That is actually starting to seem less and less far-fetched these days, to be honest. Either way, I said, the tape certainly has led to a number of Republicans jumping ship including John McCain.

“I forgot about McCain,” he said. “There’s so many different things to keep track of.”

Giuliani is the last loyal Trump soldier standing, I mentioned. What is his deal?

“I honestly think he’s a little senile. Which is sad. I think he gets a little confused.”

That was nothing compared to the contempt reserved for John McCain and Ted Cruz, who’ve wavered, then come on board, and jumped off the Trump train once again.

“McCain and Cruz whored themselves out twice over,” he said. They never believed in us, they did it to save their own ass, then they got on board when we won, and the second we got in trouble they got off,” the man who had just told me Trump was his 17th choice said. “They proved themselves super unworthy twice. It’s bad enough to whore yourself out once, like, I married this guy for the money. But then to say, I married another guy for the money?”

Still, things had gone well tonight.

“I think we had a great night tonight. They’ll come running back again,” he said of Cruz and McCain and other turncoats. But then, “Trump will say something retarded and they’ll be gone again.”

A couple more things: What’s up with my best friend Tom Brady. Are he and Trump really friends?

“Tom Brady loves Trump. They talk on the phone a lot. They’re boys.”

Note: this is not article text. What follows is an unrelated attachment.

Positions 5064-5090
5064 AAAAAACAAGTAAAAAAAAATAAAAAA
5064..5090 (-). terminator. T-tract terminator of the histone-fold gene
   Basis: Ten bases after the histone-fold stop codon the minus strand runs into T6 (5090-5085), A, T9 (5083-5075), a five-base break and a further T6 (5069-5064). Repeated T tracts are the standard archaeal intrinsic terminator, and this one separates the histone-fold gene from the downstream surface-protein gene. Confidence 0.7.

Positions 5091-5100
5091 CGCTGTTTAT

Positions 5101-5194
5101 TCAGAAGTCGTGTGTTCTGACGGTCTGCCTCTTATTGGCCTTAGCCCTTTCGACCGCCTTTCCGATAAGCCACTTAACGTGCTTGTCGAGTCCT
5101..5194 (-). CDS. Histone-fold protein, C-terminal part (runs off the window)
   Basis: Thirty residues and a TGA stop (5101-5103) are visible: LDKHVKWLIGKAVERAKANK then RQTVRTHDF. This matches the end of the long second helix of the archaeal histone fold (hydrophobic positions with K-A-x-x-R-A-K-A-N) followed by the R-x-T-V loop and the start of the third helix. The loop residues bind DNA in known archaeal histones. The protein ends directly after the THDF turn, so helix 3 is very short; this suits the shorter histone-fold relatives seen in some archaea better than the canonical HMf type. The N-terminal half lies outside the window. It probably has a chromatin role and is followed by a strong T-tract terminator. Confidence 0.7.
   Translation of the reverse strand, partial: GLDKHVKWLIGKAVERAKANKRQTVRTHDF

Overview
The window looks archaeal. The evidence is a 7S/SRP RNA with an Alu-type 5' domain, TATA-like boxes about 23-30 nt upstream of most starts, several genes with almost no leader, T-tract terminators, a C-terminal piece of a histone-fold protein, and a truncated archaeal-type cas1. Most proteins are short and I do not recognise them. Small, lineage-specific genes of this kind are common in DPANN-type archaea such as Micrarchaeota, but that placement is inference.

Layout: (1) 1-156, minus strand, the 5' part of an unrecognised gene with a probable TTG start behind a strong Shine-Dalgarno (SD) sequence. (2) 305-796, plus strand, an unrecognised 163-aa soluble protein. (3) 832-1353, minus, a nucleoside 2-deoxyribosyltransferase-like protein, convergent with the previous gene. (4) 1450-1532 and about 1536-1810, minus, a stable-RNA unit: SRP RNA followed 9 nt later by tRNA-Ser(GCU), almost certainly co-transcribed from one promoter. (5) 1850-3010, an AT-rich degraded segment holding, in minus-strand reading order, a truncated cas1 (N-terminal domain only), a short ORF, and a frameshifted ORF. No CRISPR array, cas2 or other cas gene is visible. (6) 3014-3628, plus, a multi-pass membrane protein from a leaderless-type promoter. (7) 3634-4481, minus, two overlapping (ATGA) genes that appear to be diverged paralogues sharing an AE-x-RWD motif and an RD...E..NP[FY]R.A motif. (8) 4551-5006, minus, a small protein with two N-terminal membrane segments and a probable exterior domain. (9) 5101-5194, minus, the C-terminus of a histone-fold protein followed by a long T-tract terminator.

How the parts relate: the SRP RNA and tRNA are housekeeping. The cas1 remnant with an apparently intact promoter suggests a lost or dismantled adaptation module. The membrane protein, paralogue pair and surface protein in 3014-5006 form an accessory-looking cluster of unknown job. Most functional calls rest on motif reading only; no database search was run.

How about insane person and gunshow poophole tweeter Curt Schilling?

“Curt Schilling is a wacko.”

Finally, something we can agree upon.

Anything else before I go? Actually, there was. We were talking about some of Trump’s comments on Mexicans, which segued, naturally of course, onto the merits of the attractiveness of women in certain South American countries versus others.

The ones in which they had exterminated all the Indian blood out of the gene pool were where the best looking women are, he said, laughing. “I don’t want to sound racist,” he assured me, which is what you always say when you’re definitely not being racist. Furthermore, he said, Trump is not racist against Mexicans. He just set things off on the wrong foot, and with the wrong tone, by accusing them of being rapists, but that’s not how he really feels.

“Well, nice talk,” I told him as I got up to leave. “No offense, but I hope you don’t win.”

“Yeah. I wouldn’t bet on it. I wouldn’t bet $10 on it,” he said.

I wouldn’t either.